The remaining differential particles in the same event are selected in different (, ) bins and the differential cumulants are calculated from the generating function
(16) 
where denotes an average over all events, and is the azimuth of each differential particle. denotes the second order differential cumulant computed with respect to the second order integral cumulant.
The differential , the second order differential with respect to the second order integrated , is calculated from the relation
(17) 
where is the second order differential cumulant. These relations have to be modified through acceptance corrections which are detailed below.
iii.2.1 Acceptance/efficiency corrections
The central arms detectors in PHENIX have only partial azimuthal coverage and the implementation of the cumulant method requires an additional acceptance correction. In order to correct for the influence of the detector acceptance on the raw anisotropy values, we apply a correction factor using the prescription described in Ref. Borghini et al. (2001a). The acceptance and efficiency of the detector is characterized by a function which is expressed in terms of the Fourier series
(18) 
The Fourier coefficients for the detector acceptance were extracted from the fit of the respective azimuthal distributions of integral and differential particles. The coefficients resulting from such fits were then used to calculate the correction factor for the raw values of the following the procedure detailed in Appendix C of Ref. Borghini et al. (2001a).
Figure 7 shows a typical azimuthal angular distribution of differential particles detected in the PHENIX central arms and the corresponding Fourier fit used to correct for acceptance inhomogeneities. The Fourier fit reproduces well the overall features of the acceptance profile. This produces typical correction factors that are in the range 1.1–1.2 for the differential flow and depend very little on centrality and , as shown in Fig. 8.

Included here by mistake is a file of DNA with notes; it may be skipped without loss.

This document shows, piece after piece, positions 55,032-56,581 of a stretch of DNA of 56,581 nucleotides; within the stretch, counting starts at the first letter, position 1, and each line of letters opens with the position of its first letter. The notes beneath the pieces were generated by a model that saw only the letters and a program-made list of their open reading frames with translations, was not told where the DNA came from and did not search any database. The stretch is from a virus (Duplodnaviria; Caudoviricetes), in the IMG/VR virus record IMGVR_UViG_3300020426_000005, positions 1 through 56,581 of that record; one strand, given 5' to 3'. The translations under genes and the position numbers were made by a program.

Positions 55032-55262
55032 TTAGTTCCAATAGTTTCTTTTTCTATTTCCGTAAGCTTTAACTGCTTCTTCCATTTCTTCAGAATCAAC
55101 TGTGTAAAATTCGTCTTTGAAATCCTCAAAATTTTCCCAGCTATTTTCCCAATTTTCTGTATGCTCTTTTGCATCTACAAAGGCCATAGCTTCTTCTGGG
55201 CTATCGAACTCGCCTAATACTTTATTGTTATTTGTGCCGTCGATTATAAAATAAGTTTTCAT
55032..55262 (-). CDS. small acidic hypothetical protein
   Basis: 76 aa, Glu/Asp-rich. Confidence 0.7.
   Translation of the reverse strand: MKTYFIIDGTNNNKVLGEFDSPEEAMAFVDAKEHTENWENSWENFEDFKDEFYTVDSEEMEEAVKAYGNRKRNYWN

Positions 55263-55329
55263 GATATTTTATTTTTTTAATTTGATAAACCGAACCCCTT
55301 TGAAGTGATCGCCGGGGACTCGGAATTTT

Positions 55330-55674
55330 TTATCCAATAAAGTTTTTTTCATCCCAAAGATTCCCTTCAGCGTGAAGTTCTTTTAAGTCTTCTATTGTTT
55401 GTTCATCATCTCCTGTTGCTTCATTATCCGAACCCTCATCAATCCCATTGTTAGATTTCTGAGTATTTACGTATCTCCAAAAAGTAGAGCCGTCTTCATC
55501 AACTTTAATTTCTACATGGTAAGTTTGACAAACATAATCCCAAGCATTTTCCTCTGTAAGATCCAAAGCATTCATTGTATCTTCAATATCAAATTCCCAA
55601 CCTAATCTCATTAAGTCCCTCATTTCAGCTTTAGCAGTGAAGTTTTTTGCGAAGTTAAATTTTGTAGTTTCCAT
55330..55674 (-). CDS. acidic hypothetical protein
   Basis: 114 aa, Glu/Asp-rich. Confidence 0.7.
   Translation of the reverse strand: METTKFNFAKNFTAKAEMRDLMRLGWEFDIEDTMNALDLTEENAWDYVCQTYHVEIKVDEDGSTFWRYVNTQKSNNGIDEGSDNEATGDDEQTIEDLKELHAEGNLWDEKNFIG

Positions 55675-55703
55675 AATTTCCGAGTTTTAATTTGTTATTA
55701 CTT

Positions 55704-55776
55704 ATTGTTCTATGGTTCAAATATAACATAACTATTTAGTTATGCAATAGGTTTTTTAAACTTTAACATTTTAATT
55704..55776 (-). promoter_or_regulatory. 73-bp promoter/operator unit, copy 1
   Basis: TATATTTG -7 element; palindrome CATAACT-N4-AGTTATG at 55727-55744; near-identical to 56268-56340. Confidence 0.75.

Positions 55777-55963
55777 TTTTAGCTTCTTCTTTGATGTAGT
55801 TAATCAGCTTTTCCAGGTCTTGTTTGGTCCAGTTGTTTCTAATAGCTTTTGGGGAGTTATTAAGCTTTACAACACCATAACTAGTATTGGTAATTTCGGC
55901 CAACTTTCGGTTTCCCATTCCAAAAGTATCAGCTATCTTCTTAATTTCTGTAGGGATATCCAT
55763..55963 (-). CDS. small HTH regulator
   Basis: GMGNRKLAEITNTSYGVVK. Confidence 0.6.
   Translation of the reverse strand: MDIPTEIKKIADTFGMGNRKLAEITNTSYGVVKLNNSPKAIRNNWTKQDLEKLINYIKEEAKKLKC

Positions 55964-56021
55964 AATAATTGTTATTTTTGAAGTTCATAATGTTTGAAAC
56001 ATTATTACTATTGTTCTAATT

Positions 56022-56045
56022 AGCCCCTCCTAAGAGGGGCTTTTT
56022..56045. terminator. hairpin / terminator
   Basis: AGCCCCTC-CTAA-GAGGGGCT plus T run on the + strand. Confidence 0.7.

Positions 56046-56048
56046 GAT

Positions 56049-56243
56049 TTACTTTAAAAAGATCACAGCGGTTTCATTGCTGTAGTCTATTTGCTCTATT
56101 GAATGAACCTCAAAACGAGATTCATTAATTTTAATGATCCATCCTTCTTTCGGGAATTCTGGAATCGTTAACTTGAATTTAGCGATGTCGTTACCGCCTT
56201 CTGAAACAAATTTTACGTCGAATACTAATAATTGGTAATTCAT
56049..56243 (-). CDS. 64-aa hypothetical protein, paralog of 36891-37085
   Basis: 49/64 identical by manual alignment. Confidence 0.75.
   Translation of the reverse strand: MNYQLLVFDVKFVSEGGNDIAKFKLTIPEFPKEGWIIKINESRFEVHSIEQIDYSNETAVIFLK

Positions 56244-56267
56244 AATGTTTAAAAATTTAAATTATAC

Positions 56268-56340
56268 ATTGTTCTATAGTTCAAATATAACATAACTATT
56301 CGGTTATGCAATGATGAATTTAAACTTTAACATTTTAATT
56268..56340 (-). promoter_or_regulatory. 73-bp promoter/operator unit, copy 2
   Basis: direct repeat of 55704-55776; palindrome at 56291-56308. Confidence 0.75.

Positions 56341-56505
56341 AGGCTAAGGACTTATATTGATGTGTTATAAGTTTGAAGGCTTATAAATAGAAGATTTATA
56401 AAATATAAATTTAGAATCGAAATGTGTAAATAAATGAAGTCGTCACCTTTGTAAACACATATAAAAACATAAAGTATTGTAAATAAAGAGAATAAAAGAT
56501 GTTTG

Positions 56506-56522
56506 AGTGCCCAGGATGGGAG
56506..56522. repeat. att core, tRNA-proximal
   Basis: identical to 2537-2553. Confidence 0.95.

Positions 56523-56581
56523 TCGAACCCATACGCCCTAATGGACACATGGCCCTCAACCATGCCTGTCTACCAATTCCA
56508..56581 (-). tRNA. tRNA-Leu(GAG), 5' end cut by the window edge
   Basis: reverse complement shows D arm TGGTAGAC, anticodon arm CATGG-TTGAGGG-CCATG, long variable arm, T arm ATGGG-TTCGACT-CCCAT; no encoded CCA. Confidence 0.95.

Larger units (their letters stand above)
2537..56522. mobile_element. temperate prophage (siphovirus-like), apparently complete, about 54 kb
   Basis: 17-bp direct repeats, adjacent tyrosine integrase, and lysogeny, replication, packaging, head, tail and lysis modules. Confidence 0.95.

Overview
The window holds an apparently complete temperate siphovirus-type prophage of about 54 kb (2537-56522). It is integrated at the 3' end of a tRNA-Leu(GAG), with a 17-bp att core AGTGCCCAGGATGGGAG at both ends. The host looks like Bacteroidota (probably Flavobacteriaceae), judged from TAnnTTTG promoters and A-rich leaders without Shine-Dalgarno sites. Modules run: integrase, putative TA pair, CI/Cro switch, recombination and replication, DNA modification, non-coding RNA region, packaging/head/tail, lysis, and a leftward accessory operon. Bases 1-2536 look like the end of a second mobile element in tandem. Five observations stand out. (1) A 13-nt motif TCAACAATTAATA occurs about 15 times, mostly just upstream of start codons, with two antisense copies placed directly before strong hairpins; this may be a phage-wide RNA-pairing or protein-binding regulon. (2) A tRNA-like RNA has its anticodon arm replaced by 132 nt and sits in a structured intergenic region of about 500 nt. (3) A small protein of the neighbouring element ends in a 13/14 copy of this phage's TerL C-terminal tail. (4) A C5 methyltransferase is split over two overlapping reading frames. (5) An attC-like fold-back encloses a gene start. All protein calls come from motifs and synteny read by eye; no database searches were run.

iii.2.2 Simulations
While Fig. 7 shows that the uneven detector acceptance is reproduced by the Fourier fit, a better test of the cumulant method is to use MonteCarlo simulations, as was done in Ref. Borghini et al. (2001a). For these tests events were generated with particles having a distribution of the form , with known integrated and differential azimuthal anisotropies. The anisotropy was introduced into the events by way of a Fourier weighted selection of the azimuthal angles followed by a random event rotation designed to simulate the random orientation of the reaction plane. The multiplicity of these events was chosen to reflect the typical multiplicity measured with the PHENIX detector and the angles were chosen from a filter that is representative of the PHENIX acceptance. We extracted Fourier components from these simulated results and applied these to extract corrected elliptic flow values.